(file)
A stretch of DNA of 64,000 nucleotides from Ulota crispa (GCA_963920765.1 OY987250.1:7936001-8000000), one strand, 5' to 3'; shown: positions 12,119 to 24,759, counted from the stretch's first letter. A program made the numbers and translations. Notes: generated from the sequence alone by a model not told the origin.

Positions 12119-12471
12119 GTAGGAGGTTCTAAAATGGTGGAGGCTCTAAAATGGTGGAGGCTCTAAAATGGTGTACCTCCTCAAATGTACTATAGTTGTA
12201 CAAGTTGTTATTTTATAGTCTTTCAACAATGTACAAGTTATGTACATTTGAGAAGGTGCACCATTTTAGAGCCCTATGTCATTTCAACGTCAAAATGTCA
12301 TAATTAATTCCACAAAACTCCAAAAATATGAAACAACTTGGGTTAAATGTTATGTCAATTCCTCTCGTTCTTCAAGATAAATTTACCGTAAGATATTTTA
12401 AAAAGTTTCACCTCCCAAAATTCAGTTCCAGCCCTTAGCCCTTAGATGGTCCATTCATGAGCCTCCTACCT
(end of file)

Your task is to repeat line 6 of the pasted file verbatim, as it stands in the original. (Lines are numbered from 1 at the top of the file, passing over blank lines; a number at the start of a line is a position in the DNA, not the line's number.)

12401 AAAAGTTTCACCTCCCAAAATTCAGTTCCAGCCCTTAGCCCTTAGATGGTCCATTCATGAGCCTCCTACCT